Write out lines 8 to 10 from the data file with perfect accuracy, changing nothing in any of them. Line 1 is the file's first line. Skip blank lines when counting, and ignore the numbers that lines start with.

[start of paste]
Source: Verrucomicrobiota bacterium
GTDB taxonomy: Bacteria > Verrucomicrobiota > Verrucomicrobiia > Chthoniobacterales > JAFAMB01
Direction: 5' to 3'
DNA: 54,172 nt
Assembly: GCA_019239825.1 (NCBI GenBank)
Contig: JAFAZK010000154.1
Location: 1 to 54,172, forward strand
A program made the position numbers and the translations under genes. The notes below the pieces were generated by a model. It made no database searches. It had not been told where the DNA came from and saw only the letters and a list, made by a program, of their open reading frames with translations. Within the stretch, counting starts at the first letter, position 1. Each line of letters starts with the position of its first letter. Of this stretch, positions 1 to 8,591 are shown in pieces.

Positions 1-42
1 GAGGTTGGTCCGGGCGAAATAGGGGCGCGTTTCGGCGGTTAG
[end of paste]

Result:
A program made the position numbers and the translations under genes. The notes below the pieces were generated by a model. It made no database searches. It had not been told where the DNA came from and saw only the letters and a list, made by a program, of their open reading frames with translations. Within the stretch, counting starts at the first letter, position 1. Each line of letters starts with the position of its first letter. Of this stretch, positions 1 to 8,591 are shown in pieces.

Positions 1-42
1 GAGGTTGGTCCGGGCGAAATAGGGGCGCGTTTCGGCGGTTAG